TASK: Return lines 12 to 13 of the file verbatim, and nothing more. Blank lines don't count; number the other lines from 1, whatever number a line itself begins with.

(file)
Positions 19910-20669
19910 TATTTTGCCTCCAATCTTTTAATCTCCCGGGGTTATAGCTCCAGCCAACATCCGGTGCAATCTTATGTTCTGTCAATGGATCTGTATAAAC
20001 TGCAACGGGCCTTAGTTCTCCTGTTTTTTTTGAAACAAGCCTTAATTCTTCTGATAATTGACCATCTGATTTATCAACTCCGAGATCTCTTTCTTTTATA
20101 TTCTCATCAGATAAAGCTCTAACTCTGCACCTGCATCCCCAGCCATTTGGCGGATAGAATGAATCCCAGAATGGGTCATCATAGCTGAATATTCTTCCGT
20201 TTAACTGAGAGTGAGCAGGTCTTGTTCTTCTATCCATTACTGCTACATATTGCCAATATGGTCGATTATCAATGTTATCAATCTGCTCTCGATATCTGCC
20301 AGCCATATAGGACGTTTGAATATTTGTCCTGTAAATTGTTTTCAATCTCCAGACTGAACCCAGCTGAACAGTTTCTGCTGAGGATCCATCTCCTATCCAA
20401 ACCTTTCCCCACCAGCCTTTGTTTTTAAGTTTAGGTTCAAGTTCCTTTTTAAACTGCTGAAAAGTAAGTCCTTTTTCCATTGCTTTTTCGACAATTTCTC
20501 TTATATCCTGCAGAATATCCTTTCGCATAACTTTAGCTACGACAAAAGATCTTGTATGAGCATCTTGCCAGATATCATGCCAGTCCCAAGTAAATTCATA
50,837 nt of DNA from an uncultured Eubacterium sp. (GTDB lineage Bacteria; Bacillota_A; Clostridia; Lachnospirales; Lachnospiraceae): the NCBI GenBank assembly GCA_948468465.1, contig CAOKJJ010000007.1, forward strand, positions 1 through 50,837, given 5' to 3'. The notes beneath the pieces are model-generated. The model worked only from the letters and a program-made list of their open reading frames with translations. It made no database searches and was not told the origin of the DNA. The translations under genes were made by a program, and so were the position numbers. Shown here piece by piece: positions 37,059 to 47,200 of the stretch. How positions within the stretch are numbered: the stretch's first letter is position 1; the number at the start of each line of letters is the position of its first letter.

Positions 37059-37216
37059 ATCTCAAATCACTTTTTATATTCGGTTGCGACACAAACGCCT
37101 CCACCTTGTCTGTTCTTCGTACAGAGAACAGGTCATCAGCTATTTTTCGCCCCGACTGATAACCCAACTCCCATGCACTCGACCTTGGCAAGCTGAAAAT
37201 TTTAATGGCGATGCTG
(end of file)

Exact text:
37101 CCACCTTGTCTGTTCTTCGTACAGAGAACAGGTCATCAGCTATTTTTCGCCCCGACTGATAACCCAACTCCCATGCACTCGACCTTGGCAAGCTGAAAAT
37201 TTTAATGGCGATGCTG